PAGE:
Reconciliation in wolves
All animal species living in a group benefit if all individuals in the group can live in relative peace with each other. Different animal species have different ways of maintaining peace. One such way is post-conflict reconciliation (a term often referred to in English literature as “conflict reconciliation”). To learn more about atonement, wolves are an interesting species to study
The term reconciliation was introduced by De Waal and Roosmalen (1979), in a publication about a study they conducted on chimpanzees. Reconciliation was defined as friendly behavior between the individuals in a conflict, in the ten minutes after the conflict. In the years that followed, reconciliation has been demonstrated in many other animal species such as other primates (Aureli et al., 2002), goats (Schino, 1998), crows (Fraser & Bugnyar, 2011), hyenas (Wahaj et al., 2001), elephants (Plotnik et al., 2014), dogs (Cools et al, 2007) and wolves (Palagi & Cordoni, 2008; Palagi & Cordoni, 2009; Baan et al., 2014).
Wolves live in family groups and have so-called “tolerant dominance hierarchies”. This means that although there is a hierarchy, all individuals work together and that play behavior can take place between all individuals. This form of hierarchy is often found in animal species where there are many conflicts between groups, while there are few conflicts within one group, which in turn can lead to reconciliation behavior. This fact makes a wolf pack a very interesting species for reconciliation research. Reconciliation behavior in wolves is, for example, smelling each other’s noses, licking the mouth of another, seeking physical contact or inviting another to play. Several studies have shown that there does indeed appear to be reconciliation in wolves, but the mechanism behind it and its exact function is still unknown.
There are two functional hypotheses of reconciliation that are not mutually exclusive. The first possible explanation is that reconciliation behavior occurs when the wolves in the conflict have an important relationship. So the reconciliation behavior here is a way to mend the relationship (“make amends after an argument”). The second explanation is that reconciliation behavior is one way in which one wolf shows another that the conflict is over as far as he is concerned. So he shows friendly behavior which is a fair signal that the wolf is not going to attack again.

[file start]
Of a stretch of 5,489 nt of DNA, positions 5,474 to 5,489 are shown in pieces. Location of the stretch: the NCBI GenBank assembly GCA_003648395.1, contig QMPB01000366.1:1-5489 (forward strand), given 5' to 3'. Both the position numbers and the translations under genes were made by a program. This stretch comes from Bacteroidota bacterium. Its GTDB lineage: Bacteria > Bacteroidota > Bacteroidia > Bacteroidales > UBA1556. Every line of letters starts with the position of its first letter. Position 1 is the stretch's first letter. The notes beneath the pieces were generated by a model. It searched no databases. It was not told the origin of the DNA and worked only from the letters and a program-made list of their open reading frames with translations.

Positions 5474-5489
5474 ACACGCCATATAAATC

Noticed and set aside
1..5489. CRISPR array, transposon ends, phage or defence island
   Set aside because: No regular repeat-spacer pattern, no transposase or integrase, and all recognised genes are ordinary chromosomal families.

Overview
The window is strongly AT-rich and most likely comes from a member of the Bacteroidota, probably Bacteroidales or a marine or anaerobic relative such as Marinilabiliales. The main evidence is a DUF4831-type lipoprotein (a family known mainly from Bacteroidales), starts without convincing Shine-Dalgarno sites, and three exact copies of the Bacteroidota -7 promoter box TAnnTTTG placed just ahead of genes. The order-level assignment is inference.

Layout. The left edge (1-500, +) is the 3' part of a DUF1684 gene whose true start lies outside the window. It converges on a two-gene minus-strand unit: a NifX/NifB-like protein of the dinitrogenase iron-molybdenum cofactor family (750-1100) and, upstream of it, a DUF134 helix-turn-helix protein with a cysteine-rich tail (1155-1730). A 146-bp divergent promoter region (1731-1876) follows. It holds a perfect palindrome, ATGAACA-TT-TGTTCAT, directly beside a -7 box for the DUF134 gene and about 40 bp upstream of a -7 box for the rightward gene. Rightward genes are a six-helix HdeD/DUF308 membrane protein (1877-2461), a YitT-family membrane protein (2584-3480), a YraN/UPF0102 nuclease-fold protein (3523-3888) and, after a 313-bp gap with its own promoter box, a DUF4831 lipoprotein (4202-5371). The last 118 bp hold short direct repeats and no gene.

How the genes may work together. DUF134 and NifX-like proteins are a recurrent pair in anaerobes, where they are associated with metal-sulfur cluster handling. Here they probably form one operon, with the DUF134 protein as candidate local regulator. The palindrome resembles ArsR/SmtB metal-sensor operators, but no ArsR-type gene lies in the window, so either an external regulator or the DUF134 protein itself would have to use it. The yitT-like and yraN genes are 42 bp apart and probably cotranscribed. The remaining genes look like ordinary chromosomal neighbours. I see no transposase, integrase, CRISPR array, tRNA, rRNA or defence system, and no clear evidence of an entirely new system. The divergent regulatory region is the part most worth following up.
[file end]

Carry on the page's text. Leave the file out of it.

If these statements are true, then less aggressive behavior should occur after the reconciliation behavior. Research on wild wolves in Yellowstone National Park (Baan et al., 2014) failed to demonstrate this. They did find a correlation between the number of aggressive behaviors during the conflict and the number of friendly behaviors during the reconciliation, which indicates that the friendly behavior was indeed related to the conflict (and can therefore be called “reconciliation”). If the first statement is true, wolves in good relationships would be more likely to choose reconciliation than wolves in less good relationships. This was found in the study ban Baan et al. (2014), but it should be noted that the data on the interrelationships of the wolves was not collected independently. In short: the data to look at the behavior after the conflict was the same data on the basis of which the mutual relationships were determined. So more research is needed before these hypotheses can really be made plausible (or rejected).
A second way in which wolves deal with conflict is interference from a third individual. This will be in English ?? consolation ?? mentioned. In consolation, a wolf that was not involved in the conflict goes to the loser of the conflict and displays friendly behavior. This is akin to human comforting someone who is sad. The behavior may only be called consolidation if there is a reduction in stress on the part of the person receiving the consolidation. This immediately provides a plausible explanation for the behavior. The article by Baan et al. (2014) found friendly behavior from an outsider to the loser. However, no attention has been paid to any signs of stress and therefore it is not yet possible to speak with certainty about consolidation.
Since the article by De Waal and Roosmalen (1979) we can use words like reconciliation and consolation to describe these behaviors in a variety of species. Yet it is important to keep on guard against anthropomorphisms (the human interpretation of animal behavior). Much research will still have to be done in which, among other things, the function of reconciliation must become clear. Consideration must also be given to what factors wolves use to make decisions about their behavior after a conflict. Wolves seem to have certain cognitive abilities that until recently were only attributed to humans and non-human primates. The research into reconciliation paves the way to also consider abilities such as empathy and possibly a theory of mind. (think about what another thinks) in wolves.